5. I tend to be a skeptic on most things. Something I’ve learned in my decades on this rock is that I’ve never met anyone who couldn’t teach me something I didn’t know. Wisdom pops up in the damnedest places if a body just listens. It’s humbling if you think about it.

    • That’s a great point, Kay! It reminds me of something Pema Chodron once said, “If we learn to open our hearts, anyone, including the people who drive us crazy, can be our teacher.”

  6. Does the following demonstrate that it is fallacious to cite someone as an anti-authority?

    “Jones is wrong most of the time about chickens. Jones says chickens are not lizards but chickens are snakes. Therefore, chickens are most likely lizards.”

  7. It is true that the facts asserted stand alone on their own merits. However, what the last question re. Jones does is weigh his credibility into the analysis. Credibility is a factor one should take into account when evaluating the truth of their factual assertions. It is not the only factor, but it is a valid one. The relevant fact that a person lacks credibility because of their track record can certainly be acknowledged and weighed into the analysis without attacking the person.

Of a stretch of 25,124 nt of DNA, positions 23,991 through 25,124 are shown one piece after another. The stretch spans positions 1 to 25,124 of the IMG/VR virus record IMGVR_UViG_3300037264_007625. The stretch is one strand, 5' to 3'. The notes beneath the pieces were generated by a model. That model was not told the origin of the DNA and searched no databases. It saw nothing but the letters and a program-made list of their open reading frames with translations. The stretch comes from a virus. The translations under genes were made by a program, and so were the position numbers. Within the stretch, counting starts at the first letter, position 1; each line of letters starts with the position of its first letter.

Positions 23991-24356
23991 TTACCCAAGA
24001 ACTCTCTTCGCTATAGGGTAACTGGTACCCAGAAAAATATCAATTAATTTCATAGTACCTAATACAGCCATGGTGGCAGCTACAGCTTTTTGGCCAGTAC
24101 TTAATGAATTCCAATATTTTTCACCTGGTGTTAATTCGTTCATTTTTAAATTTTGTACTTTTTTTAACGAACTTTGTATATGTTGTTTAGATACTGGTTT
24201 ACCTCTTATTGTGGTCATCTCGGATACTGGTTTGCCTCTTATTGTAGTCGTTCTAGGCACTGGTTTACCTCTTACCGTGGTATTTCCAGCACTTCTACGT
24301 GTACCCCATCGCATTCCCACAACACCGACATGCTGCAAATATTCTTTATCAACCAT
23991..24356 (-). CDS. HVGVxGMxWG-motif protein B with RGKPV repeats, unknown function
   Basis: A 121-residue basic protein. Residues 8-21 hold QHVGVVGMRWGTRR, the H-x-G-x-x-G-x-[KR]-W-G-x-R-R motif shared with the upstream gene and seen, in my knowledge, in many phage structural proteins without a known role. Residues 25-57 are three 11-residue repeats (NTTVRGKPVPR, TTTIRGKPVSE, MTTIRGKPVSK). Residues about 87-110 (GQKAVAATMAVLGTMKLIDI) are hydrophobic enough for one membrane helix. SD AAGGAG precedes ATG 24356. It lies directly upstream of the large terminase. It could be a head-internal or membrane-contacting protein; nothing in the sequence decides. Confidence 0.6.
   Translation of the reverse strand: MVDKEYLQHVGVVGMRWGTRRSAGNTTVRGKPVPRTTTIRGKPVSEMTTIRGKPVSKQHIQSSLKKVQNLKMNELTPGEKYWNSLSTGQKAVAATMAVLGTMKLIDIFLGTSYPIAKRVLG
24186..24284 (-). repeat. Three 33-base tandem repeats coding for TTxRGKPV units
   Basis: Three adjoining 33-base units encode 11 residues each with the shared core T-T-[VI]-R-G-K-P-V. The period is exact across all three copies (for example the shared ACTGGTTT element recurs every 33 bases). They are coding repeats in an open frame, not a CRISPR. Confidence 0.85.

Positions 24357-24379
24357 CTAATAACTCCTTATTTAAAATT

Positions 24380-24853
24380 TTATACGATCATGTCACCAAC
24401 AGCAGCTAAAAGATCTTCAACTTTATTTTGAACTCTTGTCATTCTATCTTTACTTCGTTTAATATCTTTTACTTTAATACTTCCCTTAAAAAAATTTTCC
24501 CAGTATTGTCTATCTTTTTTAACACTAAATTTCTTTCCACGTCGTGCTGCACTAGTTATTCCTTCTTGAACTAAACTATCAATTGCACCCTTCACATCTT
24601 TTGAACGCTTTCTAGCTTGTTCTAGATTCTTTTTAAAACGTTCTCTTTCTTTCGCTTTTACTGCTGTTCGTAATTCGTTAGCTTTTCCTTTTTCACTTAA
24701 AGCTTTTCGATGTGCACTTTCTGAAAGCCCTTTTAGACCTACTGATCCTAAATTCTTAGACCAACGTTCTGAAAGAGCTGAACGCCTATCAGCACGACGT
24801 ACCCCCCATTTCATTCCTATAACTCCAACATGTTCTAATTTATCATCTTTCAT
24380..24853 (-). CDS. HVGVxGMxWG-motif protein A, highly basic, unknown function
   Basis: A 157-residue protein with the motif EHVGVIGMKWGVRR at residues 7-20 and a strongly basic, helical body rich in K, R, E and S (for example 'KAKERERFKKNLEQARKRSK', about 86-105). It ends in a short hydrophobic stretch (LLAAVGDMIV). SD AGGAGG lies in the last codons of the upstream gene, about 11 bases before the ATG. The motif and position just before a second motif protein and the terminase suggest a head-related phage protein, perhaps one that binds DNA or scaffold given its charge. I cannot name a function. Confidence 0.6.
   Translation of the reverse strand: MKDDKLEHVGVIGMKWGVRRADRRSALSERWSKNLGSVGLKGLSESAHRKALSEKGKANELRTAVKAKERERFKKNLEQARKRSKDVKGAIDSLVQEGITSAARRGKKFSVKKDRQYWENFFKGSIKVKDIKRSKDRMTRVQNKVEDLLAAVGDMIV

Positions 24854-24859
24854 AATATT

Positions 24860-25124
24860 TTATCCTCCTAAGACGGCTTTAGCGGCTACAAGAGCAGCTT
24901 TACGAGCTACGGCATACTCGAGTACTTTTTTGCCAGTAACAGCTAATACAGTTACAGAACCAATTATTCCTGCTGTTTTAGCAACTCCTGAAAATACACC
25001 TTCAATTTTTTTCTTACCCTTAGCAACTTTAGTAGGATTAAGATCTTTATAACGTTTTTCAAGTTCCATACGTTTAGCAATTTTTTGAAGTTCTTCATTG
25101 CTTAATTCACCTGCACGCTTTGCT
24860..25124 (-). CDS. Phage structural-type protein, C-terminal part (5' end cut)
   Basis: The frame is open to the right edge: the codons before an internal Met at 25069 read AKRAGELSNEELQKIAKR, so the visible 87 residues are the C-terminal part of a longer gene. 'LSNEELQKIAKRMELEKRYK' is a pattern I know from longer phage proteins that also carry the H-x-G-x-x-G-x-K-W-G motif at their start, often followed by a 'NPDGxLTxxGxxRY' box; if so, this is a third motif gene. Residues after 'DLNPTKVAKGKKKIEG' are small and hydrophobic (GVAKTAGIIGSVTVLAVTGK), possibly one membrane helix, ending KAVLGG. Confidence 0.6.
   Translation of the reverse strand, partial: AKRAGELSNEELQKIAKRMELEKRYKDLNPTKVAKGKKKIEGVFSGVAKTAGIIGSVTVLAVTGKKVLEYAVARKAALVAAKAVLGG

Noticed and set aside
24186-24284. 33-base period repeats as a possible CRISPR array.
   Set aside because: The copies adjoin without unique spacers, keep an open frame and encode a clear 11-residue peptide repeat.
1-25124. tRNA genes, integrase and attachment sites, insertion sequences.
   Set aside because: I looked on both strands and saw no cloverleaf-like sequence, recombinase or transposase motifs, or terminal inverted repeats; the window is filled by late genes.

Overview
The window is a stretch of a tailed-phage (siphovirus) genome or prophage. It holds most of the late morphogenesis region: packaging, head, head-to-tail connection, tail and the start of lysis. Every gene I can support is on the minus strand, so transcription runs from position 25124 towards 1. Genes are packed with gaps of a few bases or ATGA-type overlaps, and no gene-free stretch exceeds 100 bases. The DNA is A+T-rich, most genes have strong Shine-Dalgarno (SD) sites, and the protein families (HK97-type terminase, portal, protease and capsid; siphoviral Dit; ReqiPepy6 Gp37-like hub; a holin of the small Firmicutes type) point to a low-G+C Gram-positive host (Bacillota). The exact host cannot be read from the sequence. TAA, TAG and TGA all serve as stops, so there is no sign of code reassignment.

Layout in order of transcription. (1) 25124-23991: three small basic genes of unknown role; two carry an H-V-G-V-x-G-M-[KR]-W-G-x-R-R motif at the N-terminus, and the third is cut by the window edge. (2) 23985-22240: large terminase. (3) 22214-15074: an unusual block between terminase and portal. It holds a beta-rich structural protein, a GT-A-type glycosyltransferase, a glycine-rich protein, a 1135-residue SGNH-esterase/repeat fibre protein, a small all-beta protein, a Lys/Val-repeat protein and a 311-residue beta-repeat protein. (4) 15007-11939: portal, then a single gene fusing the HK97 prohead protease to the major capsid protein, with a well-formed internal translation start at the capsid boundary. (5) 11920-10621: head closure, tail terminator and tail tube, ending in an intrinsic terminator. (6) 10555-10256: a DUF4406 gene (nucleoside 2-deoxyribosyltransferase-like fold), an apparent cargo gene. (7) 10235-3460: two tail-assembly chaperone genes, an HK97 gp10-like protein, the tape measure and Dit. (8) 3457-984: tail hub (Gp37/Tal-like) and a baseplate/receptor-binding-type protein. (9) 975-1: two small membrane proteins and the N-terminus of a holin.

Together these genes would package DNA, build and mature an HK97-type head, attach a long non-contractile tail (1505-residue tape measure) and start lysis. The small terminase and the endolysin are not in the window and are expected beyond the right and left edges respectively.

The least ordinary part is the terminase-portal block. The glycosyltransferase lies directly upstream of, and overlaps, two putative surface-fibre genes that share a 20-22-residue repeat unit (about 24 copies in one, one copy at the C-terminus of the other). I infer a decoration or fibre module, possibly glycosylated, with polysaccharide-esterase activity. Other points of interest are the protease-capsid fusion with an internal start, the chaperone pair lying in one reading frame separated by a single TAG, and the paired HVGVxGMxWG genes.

For example, consider the boy who cried “Wolf!” Or perhaps a better example: consider Michele Bachmann’s demonstrably ignorant statements about global warming (or just about anything else). As a matter of public record, she is informed by her ignorance and her religious fanaticism. She is not informed by the objective facts. She chooses not to be. Therefore, anything she says, true or not, should be taken with the proverbial massive piece of rock salt. Strike one against Bachmann.

    • Those are excellent points, CD. I was hoping you would weigh in on this topic because I felt you could shed some light on it with your logical mind, and indeed you have.